More importantly, the being of beings is regarded, on Husserl's view, as logically independent of independence, as well as of "thinglikeness" generally. That an entity is dependent or non-thinglike has no implication for its being or not-being as such, or for the 'degree' to which it is or is not. This includes dependence upon consciousness. Whatever is dependent on consciousness exists--though that does not settle any of the difficult questions as to what does or does not depend on consciousness (or language, if that is not the same thing)--and there is no reason in the nature of being, as Husserl understands it, that requires all that exists to be known or cognized or mentally intended. Objects of all kinds are, for him, "relative" to knowledge or consciousness, in the sense that their essences include how they are to be known, if they are known, whereas there is no similar relativity of consciousness to the world or to realms of non-worldly objectivities such as numbers. But, except for the obvious exceptions in the cultural or 'spiritual' realm, the world and other realms of which we are conscious might well be, and be what we know them to be, if consciousness were in fact totally eliminated from reality or being.

For our present discussion it is most important to say that being as Husserl understands it has absolutely nothing whatsoever to do with presence. Neither spatial, temporal nor intentional ('mental') presence is required for being in general--though in the specific case of noematic moments (not their qualities, however) Husserl does hold that to be is to be perceived, which is yet not the same as saying that the being of the noematic moment is identical with its being perceived. For Husserl, something can be and yet be present in none of these senses. It may be that all entities are present in some or several senses, but that will not follow from what it is for them to be.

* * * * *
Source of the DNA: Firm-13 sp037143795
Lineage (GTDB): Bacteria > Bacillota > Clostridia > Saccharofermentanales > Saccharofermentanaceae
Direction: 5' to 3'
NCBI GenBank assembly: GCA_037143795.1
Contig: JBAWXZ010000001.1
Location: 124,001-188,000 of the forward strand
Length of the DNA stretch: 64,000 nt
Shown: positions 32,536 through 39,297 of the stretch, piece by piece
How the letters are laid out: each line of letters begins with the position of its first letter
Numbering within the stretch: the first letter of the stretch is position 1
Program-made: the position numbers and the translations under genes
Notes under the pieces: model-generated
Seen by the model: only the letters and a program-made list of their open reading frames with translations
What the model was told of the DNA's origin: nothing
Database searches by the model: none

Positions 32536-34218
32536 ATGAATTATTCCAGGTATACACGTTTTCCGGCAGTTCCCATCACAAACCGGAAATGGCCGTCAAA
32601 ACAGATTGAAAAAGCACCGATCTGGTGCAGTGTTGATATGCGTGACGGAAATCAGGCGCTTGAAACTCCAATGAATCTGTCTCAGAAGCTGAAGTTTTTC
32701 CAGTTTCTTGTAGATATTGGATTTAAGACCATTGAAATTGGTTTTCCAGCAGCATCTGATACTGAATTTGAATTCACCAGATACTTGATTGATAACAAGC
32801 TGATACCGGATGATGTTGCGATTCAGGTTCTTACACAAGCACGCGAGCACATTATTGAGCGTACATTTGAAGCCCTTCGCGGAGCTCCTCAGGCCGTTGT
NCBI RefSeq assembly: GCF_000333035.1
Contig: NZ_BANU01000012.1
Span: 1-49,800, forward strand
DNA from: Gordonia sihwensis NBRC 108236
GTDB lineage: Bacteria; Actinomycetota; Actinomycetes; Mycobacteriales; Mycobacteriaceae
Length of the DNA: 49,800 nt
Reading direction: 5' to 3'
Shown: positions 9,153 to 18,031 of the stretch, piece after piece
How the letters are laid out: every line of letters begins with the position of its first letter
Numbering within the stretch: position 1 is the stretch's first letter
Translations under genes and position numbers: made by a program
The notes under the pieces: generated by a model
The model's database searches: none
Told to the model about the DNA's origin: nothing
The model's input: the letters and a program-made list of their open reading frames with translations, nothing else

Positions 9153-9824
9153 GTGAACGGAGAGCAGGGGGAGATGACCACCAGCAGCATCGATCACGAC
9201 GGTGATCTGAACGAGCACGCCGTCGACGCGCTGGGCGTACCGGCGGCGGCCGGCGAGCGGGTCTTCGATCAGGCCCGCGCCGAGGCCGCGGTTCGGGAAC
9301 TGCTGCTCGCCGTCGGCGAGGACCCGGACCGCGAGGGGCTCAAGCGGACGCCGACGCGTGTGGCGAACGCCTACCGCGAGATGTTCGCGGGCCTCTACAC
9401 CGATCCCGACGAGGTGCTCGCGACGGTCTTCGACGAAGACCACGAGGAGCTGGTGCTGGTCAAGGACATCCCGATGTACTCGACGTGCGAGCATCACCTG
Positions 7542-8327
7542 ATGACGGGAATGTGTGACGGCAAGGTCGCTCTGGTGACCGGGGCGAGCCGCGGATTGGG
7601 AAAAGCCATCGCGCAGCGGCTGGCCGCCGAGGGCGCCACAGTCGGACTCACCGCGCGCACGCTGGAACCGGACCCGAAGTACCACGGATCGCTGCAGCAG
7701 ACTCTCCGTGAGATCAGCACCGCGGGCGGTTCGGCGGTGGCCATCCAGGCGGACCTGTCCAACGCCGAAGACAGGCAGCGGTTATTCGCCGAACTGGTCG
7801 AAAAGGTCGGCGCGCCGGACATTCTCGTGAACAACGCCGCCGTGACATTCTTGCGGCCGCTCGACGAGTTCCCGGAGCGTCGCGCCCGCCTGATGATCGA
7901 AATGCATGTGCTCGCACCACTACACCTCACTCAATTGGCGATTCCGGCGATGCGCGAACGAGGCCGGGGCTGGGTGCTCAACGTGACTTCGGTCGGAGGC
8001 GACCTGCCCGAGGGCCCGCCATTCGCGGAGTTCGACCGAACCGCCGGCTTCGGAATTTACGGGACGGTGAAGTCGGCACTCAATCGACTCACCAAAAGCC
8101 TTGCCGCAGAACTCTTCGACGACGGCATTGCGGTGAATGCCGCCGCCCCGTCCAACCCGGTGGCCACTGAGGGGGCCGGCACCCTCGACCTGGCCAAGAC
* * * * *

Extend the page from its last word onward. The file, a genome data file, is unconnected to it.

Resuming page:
The famous Husserlian "Principle of all Principles" has to do with the knowledge of being and beings, not with being; and the Heidegger/Derrida interpretation of it as a principle of being merely reflects their own commitments with regard to intentionality and being, and possibly their own confusions. But it has nothing essentially to do with being as Husserl himself understood it. (While the being of X is for Husserl [Ideas I, subsections 142 & 144] equivalent with the possibility of evident judgments about X, the possibility of evident judgments involves much more and other than the being of X, which of course (partially) grounds that possibility, but not conversely. The possibility of evident judgments does not ground the being of the relevant objects.)